As Rousseau elaborated in “Discourse on Inequality,” in radically unequal societies, having the poor and even middle classes depend on the wealthy “engenders so much indifference to good and evil altogether” — because the ordinary citizen wants not just to have enough to eat but also to keep up with the Joneses, so to speak.
Although the poor may well have enough to eat, a society that values and celebrates wealth above all offers the comparatively poor all the incentives they need to sell out their virtue to the highest bidder.
What does this mean for the college admissions scandal?
Plato taught that when people possess enormous fortunes, compared with their peers, they assume they have impunity from the moral standards imposed on everyone else. Hobbes taught that with this sense of impunity, the fabulously wealthy come to believe they are above the laws that would punish the poor, were they able to attempt the same.
Plato’s and Hobbes’s logic was on display in the affluenza case in Fort Worth a few ago, in which a wealthy 16-year-old was given probation for a drunken-driving case that left four dead — because, his lawyer successfully argued, his wealth made it difficult for him to understand that ordinary legal and moral standards applied to him.
The college admissions scandal is merely an extension of the same logic — with the important exception that this time the perpetrators are likely to be held accountable. But the underlying insights of Plato and Hobbes — that great wealth imbues a sense of impunity from moral and legal standards — offer a compelling explanation of how both of these episodes came about in the first place.
Beyond Plato’s and Hobbes’s insights into how enormous fortunes warp their possessors, Rousseau taught that those fortunes typically coexist with the relatively poor. The problem is not just that a cluster of oligarchs are prepared to ignore conventional morality and laws, according to Rousseau, but also that society praises people primarily for their wealth — which nudges the comparatively poor into helping with schemes like the admissions scandal so that they might also get a taste of the wealth.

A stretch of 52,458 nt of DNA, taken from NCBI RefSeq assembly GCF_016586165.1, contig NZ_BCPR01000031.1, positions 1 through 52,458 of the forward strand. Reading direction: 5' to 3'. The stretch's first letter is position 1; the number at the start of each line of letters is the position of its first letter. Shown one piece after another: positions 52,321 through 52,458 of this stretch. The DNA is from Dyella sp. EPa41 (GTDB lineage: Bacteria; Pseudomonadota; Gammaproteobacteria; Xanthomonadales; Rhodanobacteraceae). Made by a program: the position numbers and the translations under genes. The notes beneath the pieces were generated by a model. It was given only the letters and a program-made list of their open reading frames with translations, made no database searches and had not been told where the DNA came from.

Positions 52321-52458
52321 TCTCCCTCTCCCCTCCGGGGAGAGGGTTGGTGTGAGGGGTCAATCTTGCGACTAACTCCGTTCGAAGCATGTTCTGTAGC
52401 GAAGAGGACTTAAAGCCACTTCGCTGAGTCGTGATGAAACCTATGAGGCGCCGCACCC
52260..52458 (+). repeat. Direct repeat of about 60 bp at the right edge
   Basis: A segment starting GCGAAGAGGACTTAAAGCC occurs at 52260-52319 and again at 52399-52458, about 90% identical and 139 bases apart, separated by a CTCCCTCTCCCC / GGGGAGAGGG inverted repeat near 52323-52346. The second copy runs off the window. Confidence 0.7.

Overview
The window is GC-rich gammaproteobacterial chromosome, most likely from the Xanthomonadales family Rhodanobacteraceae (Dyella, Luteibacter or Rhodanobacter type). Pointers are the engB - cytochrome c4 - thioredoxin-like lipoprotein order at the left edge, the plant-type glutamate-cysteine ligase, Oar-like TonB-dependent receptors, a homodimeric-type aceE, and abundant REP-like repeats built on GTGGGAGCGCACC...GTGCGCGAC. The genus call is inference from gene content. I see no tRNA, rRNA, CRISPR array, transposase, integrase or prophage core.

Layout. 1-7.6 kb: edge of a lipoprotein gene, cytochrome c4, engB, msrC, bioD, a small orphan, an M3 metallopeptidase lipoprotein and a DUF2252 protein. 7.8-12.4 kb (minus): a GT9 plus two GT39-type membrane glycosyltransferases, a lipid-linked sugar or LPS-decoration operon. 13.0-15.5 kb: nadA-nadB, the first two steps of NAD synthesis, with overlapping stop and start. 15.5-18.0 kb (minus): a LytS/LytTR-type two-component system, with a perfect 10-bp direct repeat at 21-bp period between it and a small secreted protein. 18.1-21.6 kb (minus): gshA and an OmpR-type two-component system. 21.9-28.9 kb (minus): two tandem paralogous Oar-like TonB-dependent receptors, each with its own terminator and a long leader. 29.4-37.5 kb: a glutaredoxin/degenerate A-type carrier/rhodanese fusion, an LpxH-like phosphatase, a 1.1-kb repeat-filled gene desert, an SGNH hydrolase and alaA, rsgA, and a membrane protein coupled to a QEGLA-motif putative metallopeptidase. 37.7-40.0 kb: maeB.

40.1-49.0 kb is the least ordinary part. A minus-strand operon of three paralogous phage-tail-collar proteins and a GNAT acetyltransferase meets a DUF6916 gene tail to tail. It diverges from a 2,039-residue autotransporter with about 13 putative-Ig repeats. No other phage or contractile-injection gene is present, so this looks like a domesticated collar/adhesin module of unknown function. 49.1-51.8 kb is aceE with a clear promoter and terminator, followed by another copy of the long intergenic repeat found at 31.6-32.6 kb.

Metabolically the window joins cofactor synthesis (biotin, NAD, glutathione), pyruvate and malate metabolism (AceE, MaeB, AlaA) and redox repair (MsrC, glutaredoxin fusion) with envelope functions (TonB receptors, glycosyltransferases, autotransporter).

Although details on the scandal are still emerging, federal prosecutors allege that one parent spent $6.5 million to get his/her child into a college. That means someone accepted that money. Rousseau taught that it in unequal societies that value money over virtue, purchasing the moral capitulation of those less well-off becomes easier.
Great inequality erodes virtue at the top, middle and bottom
In other words, the Western tradition helps us see the college admissions scandal as inevitable, one of many predictable manifestations of contemporary inequality. Fabulously wealthy parents assume they are entitled to extend their wealth, status and privilege — and that standard rules of college admission simply do not apply to them. The comparative poverty of some of their neighbors nudges them into complicity in their schemes.
Simply ensuring that the poor “have enough” does little to address these underlying concerns.
David Lay Williams is professor of political science at DePaul University and author of Rousseau’s ‘Social Contract’: An Introduction (Cambridge University Press, 2014). He is writing a book on economic inequality in Western political thought.